Search Results for Tag: Rescue
No photo, no video, no GPS data. It’s not possible to prove clearly where exactly on the seven-thousander Latok I in the Karakoram the two Russian climbers Alexander Gukov and Sergey Glazunov finished their ascent on 23 July. The GPS tracker didn’t work properly. The mini-camera they had used to document the ascent was carried by Sergey when he fell to his death on 25 July. The body of the 26-year-old could not be recovered. Two days before, the two Russians had reached their highest point in the fog. “By 7 pm, Sergey climbed up a small col between a rock and a snowy serac. I was standing ten meters below him. The snow was almost vertical,” Alexander recalls on “mountain.ru”, where an English translation of his statements was published today.
Date28. August 2018 | 15:47
Thomas Huber is sitting on packed expedition barrels. “I’m really looking forward to the expedition,” says the 51-year-old. The older of the two Huber brothers is leaving for Pakistan this Saturday. Thomas wants to tackle the northern side of the 7,145-meter-high Latok I – together with 33-year-old South Tyrolean Simon Gietl and climbing old hand Rainer Treppte, aged 59, who comes from Saxony and has been living in the Allgäu region for a long time. “I have already climbed with them,” says Huber about his two climbing partners. Last spring, the trio succeeded in repeating for the first time the difficult “La Strada” route on the Cima Grande in the Dolomites, which the Poles Piotr Edelman and Jan Fialkowski had mastered for the first time in 1988. “We harmonize very well as a team, and we have every chance to tackle such a goal as Latok I,” says Thomas Huber. I also talked to him about the drama on this seven-thousander in the Karakoram that had kept us in suspense for days.
Thomas, yesterday we got the relieving message that the Russian climber Alexander Gukov was rescued from the North Ridge of Latok I. How did you experience this dramatic story?
Date1. August 2018 | 19:57
TagsAlexander Gukov, Karakoram, Latok I, North Face, North Ridge, Pakistan, Rainer Treppte, Rescue, Sergey Glazunov, Simon Gietl, Thomas Huber
Good news from the Karakoram: Alexander Gukov is saved. The 42-year-old Russian climber had been trapped for almost a week on the North Ridge of the seven-thousander Latok I at 6,200 meters, without food or equipment. With finally good visibility, but strong wind, Pakistani helicopter pilots managed to get Alexander off the mountain on a long line. Two helicopters were in action.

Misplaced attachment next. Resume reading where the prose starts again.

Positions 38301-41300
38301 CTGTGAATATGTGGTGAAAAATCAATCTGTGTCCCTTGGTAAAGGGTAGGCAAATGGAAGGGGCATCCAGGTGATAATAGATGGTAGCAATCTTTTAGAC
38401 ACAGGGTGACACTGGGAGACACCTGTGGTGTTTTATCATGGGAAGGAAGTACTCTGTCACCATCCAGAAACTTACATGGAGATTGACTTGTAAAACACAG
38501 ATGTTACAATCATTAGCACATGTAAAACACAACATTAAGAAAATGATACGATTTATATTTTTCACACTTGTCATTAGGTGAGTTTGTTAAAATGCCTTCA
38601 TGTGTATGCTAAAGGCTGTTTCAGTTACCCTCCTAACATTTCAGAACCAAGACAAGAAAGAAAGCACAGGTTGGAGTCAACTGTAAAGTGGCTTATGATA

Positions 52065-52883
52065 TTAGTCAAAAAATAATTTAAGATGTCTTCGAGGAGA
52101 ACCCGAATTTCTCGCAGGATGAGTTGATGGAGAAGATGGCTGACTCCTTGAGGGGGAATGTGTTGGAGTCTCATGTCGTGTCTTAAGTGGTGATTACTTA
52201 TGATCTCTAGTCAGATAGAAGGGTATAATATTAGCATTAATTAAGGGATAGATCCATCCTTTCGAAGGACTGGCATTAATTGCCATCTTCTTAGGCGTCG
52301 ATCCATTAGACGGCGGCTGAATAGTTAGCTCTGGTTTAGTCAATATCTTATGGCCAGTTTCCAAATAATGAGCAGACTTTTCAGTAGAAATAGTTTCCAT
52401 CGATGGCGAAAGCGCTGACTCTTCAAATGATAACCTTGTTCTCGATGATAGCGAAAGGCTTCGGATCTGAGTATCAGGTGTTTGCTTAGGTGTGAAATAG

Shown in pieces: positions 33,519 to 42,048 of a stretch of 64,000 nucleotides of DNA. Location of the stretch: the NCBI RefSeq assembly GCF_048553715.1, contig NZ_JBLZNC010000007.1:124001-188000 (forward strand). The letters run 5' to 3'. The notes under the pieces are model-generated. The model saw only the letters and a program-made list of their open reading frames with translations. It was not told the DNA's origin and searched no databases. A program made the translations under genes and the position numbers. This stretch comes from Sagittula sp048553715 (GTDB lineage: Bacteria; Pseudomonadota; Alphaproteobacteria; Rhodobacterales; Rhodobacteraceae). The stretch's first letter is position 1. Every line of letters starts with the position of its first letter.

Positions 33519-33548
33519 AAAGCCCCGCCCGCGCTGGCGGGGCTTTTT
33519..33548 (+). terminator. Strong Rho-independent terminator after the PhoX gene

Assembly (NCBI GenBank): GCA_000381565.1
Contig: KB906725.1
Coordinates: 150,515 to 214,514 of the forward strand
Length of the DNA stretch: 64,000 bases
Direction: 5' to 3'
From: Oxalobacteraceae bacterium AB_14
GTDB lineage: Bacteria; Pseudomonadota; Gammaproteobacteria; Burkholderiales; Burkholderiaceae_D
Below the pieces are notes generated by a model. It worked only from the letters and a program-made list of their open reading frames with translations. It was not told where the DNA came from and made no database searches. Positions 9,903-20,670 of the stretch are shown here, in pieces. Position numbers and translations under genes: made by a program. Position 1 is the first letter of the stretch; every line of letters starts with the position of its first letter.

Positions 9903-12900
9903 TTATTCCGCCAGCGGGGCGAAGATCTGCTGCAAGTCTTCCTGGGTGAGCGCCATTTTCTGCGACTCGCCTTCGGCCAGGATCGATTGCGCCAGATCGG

Date31. July 2018 | 8:03
TagsAlexander Gukov, Helicopter, Karakoram, Latok I, North Ridge, Pakistani Army, Rescue, Sergey Glazunov
The drama on Latok I continues. Another day has passed on which Alexander Gukov is trapped on the North Ridge of the seven-thousander in the Karakoram without any help. Like throughout the weekend, thick clouds today prevented rescue helicopters from approaching the site at around 6,200 meters, where the 42-year-old Russian climber has been staying since Wednesday last week – without food or equipment. The helicopters took off, but returned without getting close to Gukov. “There will be no further attempts today,” mountain.ru reported. “The weather is getting worse.” It’s like bewitched. “Imagine everything is clear, only the Latok is completely in clouds,” said Viktor Koval from the base camp. “The pilots hardly managed to fly away.”
Date30. July 2018 | 15:20
Alexander Gukov must persevere. This Friday, dense clouds covered the 7,145-meter-high Latok I in the Karakoram in Pakistan. The helicopter of the Pakistan army, with which the 42-year-old Russian mountaineer is to be rescued from the North Ridge, stayed on the ground. As reported yesterday, Gukov is trapped at 6,200 meters without equipment, his rope partner Sergey Glazunov had fallen to his death while abseiling. “Damn! Where do all the avalanches come from? I can’t even boil water,” Alexander wrote to Anna Piunova from mountain.ru by SMS today. Later he sounded a little more optimistic: “I managed to find half a Snicker and also drink some water.” His food supplies have run out after more than two weeks on the mountain.
Date27. July 2018 | 15:29
For me, drones come right after leaf blowers. I find the noise generated by the increasingly popular flying machines extremely annoying. Drones sound like mutated giant bumblebees. Torture for my ears. But even I have to admit: On the eight-thousander Broad Peak in the Karakoram in Pakistan, a drone and the guy who flew it did a great job. Eight days ago, on 9 July, the 64-year-old Briton Rick Allen set off alone for a summit attempt. His teammates stayed in Camp 3 at 7,000 meters. When Rick didn’t return, they sounded the alarm because they feared Allen might have been injured or even died. Sandy Allan, who had already descended to base camp due to strong winds in the summit area, contacted the Polish Bargiel brothers in the nearby K2 Base Camp. Andrzej Bargiel is planning to ski the second highest mountain in the world from the summit to base camp for the first time this summer. His brother Bartek is filming the project – also using a drone.
Date17. July 2018 | 14:19
TagsAdam Bielecki, Andrzej Bargiel, Bartek Bargiel, Dan Mazur, Drone, Felix Berg, Furtenbach Adventures, Gasherbrum II, Rescue, Rettung, Rick Allen, Sandy Allan, Summit Climb
An Austrian climber was killed in an avalanche accident on the 7,338-meter-high Ultar Sar in the Karakoram. Christian Huber died on Friday when the snow masses hit the tent he and his team-mates Bruce Normand and Timothy Miller had pitched on a ridge at an altitude of 5,800 meters. The two uninjured British and the body of Huber were taken from the mountain this Sunday by a rescue helicopter of the Pakistani army. An army spokesman said it was a “daring mission”. The first emergency call had been received on Saturday morning. Bad weather had prevented the helicopter from taking off earlier.
Date1. July 2018 | 20:38
TagsAvalanche, Bruce Normand, Christian Huber, Helicopter, Karakoram, Pakistan, Rescue, Timothy Miller, Ultar Sar